To weigh in, Kelly called in Katrina Pierson, a spokesperson for the Trump campaign, as well as Saba Ahmed, president and founder of the Republican Muslim Coalition. Pierson started listing terrorists that happen to be Muslim, to which Kelly looked to Ahmed and said, "Even experts such as Andrew McCarthy have said that the mosques tend to be hotbeds for political activity, not as much religious activity."
As calmly as humanly possible, Ahmed replied, "Megyn, we go to the mosque to pray." She then went into detail about how horrifying it is that "our constitutional rights of free exercise of religion are going to be challenged."
But really, she didn't have to say much at all with her hijab doing the talking for her.
As Ahmed insisted on her own American constitutional rights, viewers noticed Ahmed's bold hijab fashioned from an American flag scarf. It was a definitive statement that she, like most people watching, is an American and is proud to celebrate it.
"The reason I did it is that I wanted to portray that there are patriotic American Muslims and we just want to live in peace," Ahmed told Mic. "Obviously what ISIS is doing does not represent our faith. They're perverting our religion, and they don't represent us in any way. We're doing what we can and we would appreciate if Americans would just accept us and live in peace."
Ahmed told Mic she bought the scarf in Times Square on a recent trip to New York City. "They have a lot of 'I love New York' stuff, so I decided to get an American flag scarf," she said.
Later in the interview, Kelly asks why it's "only the mosques" that have the extremist leaders. Ahmed said a few people cannot be representatives for her entire faith, just as not all bombings by Christians are linked to churches. "Just because there was a few people that may had been associated with terrorism that came to that church, that does not give you the permission to shut down the mosque," she said.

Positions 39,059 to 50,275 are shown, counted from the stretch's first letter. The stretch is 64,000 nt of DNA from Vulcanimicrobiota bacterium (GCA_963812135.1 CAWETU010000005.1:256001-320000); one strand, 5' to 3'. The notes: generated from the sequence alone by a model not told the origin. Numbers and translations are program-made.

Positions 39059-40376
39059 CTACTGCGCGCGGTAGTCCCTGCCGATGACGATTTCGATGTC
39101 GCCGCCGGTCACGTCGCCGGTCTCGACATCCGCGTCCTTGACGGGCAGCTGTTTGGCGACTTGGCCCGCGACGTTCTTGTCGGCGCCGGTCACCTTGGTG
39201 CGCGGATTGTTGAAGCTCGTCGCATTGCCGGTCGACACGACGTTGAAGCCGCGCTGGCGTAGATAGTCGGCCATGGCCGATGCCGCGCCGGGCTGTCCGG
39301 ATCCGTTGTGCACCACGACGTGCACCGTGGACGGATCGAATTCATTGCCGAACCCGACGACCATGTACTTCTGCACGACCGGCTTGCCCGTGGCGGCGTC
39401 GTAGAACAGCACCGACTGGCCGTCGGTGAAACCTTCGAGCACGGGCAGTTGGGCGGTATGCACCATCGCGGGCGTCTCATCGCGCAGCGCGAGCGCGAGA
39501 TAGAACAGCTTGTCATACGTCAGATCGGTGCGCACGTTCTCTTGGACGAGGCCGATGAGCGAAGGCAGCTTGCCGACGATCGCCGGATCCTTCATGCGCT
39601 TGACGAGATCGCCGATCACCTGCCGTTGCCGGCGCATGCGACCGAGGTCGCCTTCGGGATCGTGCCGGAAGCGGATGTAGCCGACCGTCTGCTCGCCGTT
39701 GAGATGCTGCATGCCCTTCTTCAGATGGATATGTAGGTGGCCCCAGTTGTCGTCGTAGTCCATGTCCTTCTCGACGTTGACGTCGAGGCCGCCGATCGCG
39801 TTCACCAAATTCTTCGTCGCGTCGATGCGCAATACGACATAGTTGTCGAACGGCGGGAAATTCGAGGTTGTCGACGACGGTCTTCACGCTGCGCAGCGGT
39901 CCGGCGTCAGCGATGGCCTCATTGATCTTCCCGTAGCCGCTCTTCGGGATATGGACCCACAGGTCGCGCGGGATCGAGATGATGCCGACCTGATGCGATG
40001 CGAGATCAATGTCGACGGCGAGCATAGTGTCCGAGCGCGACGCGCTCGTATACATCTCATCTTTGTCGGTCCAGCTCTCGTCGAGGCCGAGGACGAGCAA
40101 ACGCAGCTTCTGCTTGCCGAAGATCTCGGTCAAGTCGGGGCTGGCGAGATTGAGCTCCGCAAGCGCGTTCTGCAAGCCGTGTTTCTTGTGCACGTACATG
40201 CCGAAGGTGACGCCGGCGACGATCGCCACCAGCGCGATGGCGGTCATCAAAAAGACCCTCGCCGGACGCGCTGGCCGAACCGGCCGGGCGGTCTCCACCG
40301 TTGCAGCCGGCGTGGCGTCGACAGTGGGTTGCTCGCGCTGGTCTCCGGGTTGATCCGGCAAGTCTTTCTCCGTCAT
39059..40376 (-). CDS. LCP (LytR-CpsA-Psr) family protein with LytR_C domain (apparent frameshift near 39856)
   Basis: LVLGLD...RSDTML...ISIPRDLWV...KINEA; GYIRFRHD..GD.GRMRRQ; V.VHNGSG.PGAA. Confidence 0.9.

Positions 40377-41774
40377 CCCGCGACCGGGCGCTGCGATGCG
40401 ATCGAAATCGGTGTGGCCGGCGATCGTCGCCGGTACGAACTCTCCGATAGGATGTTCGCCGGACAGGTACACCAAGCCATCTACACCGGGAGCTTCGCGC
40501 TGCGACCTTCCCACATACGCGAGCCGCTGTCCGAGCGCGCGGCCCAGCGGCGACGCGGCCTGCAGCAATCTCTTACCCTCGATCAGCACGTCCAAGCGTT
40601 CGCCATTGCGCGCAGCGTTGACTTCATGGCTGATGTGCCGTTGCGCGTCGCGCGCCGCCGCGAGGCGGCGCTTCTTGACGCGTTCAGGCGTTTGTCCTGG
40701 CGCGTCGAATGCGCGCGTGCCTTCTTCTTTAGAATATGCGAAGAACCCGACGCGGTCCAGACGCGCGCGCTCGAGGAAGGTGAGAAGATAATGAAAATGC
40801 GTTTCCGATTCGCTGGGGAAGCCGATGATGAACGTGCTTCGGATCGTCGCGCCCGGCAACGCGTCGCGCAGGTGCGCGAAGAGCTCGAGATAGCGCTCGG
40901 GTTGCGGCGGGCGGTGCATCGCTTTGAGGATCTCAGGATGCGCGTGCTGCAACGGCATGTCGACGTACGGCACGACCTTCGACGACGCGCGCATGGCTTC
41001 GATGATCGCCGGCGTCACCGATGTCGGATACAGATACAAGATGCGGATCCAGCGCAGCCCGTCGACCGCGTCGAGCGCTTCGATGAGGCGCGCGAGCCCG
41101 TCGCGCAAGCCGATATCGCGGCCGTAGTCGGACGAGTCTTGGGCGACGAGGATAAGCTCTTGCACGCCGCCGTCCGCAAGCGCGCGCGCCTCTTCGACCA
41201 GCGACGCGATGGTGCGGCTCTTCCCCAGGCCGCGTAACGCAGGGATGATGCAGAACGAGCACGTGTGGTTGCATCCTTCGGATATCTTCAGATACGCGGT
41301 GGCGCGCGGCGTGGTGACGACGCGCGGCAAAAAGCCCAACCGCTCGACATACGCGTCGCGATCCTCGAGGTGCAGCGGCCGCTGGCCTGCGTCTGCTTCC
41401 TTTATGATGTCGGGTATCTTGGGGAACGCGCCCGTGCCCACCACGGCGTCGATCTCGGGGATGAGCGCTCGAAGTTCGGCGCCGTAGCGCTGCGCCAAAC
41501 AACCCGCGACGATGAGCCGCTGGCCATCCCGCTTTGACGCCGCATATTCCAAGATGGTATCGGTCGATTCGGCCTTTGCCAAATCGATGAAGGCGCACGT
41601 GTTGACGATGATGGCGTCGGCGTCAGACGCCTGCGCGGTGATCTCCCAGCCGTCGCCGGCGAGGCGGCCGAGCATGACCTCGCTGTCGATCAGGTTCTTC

Ahmed told Mic she was "basically trying to defend our mosques."
"Under the U.S. constitution, we have freedom of religion," she said. "Mosques are just like churches and other houses of worship. We don't think the government should shut down any of the prayer services. There may be people that are talking politics, but that doesn't mean we shouldn't be able to pray."
According to Ahmed, this is the second time she's appeared on Kelly's show, and she's thrilled to do so. "Muslim people want to be a part of this conversation," Ahmed said. "When you watch the show from last night, the first person she had on was berating Islam and citing things out of context. If you have non-Muslims on there, they're going to pick and choose what they want to read and say."
This isn't the first instance of Ahmed being critiqued by her own party. In an opinion piece she wrote for the Guardian, Ahmed details her many experiences with the party's unease with her religion. For instance, at a 2014 panel event on Benghazi, Ahmed questioned how the party deals with the vast majority of Muslims who are peaceful. Her question was met with the response, "Are you American?"
They should just take a look at her hijab.
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